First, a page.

3. A beef stew usually contains more grain or potatoes relative to meat, and the meat is cut up into cubes; the techniques are otherwise quite similar. Pot roast very often yields leftover meat, after the grain and vegetables are all eaten, which can be made into sandwiches with mustard or perhaps mayonnaise.


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The Stink Bomb

.. an Old Man’s Reflection on Civil Disobedience:
(c) 2015, Davd

Though i never experienced one myself, i remember them well, announced over school Public Address speakers and local radio stations back in the middle of the 20th Century; and i remember laughing when they were. In their best efforts at proper, even prim “Naughty! Naughty!” tones of voice, The Authorities admitted that their imposed routines had again been disrupted by—a Stink Bomb. Much as they may have been pained to speak aloud to the public, that childish slang word stink, there was no other short clear phrase to use. “A malodorous improvised device” was too formal and circumflatulent; the less intelligent—or to be clearer, the stupider members of the audience might not understand, might even go to see what on earth that long fancy phrase really meant.

Nobody wants to go to a stink.

… which, of course, is why there were boys1, probably small groups of boys, who made and “planted” them. Once a stink bomb “went off” there was nothing to do but get everyone safely away from it. “The Authorities” could not maintain their imposition of their chosen routines in the presence of a well planted, big bad stench… and for many boys, literally “making a big stink” was funny.

Notice, though, please: No one killed, no one injured. The damage a Stink Bomb did was cleaned up fairly quickly by a competent janitor, and perhaps some few people felt they had to wash some of their clothing. The purpose was to disrupt imposed routines, and frankly, the Stink Bombs achieved it efficiently and with a minimum of what now gets called “collateral damage.” Civil Disobedience is the harshest term you can fairly apply to a well-placed Stink Bomb.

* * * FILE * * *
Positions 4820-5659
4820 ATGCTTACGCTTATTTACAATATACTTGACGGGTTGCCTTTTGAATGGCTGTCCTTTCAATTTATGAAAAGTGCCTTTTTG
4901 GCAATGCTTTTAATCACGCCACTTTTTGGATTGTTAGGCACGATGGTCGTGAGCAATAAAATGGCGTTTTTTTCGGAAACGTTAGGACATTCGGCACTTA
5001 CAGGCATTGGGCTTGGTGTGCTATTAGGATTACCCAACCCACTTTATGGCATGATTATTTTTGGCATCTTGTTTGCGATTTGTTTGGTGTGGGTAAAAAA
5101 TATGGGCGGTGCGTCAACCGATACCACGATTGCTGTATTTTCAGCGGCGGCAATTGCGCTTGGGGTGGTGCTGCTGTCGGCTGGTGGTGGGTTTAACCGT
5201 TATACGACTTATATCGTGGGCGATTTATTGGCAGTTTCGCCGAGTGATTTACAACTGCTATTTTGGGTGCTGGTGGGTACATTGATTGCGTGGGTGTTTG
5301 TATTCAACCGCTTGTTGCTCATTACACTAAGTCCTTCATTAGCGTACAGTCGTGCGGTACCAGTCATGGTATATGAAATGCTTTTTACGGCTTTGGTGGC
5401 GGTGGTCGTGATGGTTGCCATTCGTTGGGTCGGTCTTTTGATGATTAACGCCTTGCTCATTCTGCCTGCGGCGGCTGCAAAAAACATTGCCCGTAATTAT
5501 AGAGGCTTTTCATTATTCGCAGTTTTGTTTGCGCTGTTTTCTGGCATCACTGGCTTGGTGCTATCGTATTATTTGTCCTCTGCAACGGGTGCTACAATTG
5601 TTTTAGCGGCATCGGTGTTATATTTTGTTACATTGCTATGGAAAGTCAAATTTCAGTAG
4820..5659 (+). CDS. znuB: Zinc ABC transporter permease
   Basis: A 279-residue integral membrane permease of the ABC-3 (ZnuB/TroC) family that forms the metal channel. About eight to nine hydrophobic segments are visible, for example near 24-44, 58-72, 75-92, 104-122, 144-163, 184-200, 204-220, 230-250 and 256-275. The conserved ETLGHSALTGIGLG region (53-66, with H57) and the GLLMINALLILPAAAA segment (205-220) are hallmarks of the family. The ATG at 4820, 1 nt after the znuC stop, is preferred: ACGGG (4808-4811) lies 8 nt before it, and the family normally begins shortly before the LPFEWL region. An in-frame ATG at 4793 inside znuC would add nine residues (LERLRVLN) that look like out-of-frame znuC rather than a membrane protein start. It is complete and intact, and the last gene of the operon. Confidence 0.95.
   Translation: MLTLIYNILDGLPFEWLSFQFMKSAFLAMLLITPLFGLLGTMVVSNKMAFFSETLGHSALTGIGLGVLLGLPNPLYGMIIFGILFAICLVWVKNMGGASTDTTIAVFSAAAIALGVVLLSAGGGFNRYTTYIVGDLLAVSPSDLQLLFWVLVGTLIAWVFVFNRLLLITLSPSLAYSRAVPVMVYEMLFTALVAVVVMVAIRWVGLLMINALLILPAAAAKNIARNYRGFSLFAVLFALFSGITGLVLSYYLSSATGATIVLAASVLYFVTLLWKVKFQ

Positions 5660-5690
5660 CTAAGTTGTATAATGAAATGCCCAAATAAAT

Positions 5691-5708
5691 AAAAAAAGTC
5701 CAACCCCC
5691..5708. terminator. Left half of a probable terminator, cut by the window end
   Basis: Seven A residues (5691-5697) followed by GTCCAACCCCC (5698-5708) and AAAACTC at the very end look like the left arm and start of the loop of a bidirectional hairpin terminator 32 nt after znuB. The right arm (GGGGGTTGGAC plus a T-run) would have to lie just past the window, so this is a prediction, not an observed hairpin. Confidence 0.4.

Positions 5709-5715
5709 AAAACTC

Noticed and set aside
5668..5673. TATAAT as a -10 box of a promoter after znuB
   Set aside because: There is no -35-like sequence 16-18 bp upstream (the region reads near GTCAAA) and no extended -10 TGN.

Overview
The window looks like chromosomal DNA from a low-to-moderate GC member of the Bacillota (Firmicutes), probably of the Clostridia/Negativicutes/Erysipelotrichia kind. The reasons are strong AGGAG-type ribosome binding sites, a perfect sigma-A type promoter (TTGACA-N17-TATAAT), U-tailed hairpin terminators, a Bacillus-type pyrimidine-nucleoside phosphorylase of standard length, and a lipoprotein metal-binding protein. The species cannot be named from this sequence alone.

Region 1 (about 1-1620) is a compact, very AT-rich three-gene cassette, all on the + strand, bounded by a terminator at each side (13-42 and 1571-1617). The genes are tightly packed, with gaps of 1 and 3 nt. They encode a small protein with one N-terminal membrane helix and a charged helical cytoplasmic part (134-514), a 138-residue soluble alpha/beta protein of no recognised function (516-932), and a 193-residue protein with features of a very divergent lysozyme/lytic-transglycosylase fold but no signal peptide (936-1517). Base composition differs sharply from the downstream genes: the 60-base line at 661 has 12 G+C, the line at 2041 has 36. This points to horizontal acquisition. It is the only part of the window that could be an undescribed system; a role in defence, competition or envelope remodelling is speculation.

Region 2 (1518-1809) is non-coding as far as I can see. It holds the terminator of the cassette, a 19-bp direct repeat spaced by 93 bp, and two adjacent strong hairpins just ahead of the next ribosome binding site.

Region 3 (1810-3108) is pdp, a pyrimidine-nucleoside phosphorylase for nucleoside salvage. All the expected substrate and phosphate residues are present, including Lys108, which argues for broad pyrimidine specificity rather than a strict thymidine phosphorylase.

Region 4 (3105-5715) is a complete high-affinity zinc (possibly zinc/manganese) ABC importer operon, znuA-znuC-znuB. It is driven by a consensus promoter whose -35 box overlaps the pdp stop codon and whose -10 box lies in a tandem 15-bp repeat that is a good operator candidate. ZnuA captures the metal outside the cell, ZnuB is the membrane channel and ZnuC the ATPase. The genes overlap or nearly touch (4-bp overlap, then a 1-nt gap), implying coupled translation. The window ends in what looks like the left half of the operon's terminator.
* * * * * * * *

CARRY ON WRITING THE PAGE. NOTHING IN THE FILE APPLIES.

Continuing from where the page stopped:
Civil Disobedience, in a genuine democracy, is often punished but never severely. The usual charge is mischief, not some crime. Rarely, “the authorities” will concede that the purpose of some act of Civil Disobedience is indeed worthy—that what was disrupted should and could be improved upon—and decide not to punish at all.

To criminalize nonviolent, efficient Civil Disobedience is to confess yourselves a tyranny.

I don’t recall Stink Bombs ever becoming even daily events. It does, after all, take quite a lot of work to make and plant one. To some extent, those Stink Bombs probably did keep school authorities especially from making things even less boy friendly than they already were. Democracy depends on the consent of the governed, and in schools especially, where the governed could not vote, Stink Bombs were a way of saying non-consent. Even the boys who made them were willing to conform to most of the rules, most of the time. Civil Disobedience is part of democracy when the authorities go astray—and “the authorities” too, are sinners who fall well short of perfection.

In political conflicts, similar tactics express dissent but not with authorities. Either the “loggers” or the “environmentalists” in British Columbia, back around the turn of the century when their disputes were important public political theatre, managed an elegant variation on the Stink Bomb: They arranged to get liquid manure spread all over the Provincial Legislature lawn a day or two before the other side was to have a rally there. The manuring had actual merit as landscape maintenance, and for those walking past on the paved pedestrian walkways2, the stink was minimal. For those standing any length of time on the lawn, it was “somewhat worse”, and sitting on the lawn, a common protester’s way to rest, was, er, precluded.

… and like those Stink Bombs in schools and occasionally in places of pompous ceremony, it was funny, at least to those who agreed with the perpetrators rather than the ceremony. Civil Disobedience is in essence, emphatic, attention demanding dissent. Humour improves it.

I don’t recall, if i ever knew, how those Stink Bombs were made. Many things stink; many techniques exist for distributing them uh, quickly. I would count a large plastic bag of liquid manure, dropped somehow onto a stage just before the Premier is to walk up to the podium and announce that funds for medical cannabis for PTSD veterans, will be redirected to support later abortions, to be a Stink Bomb and one well deserved3. But so would be a sulfurous device whose stench is quite different. Just don’t set the theatre on fire: Good Stink Bombs are efficient4.

Perhaps the Stink Bomb example will inspire other, similarly efficient ways of Civil Disobedience that improve on Stink Bombs for many purposes and occasions. I wouldn’t want it to be the only way to dissent from unwelcome “authority” with a minimum of damage done; better there be several.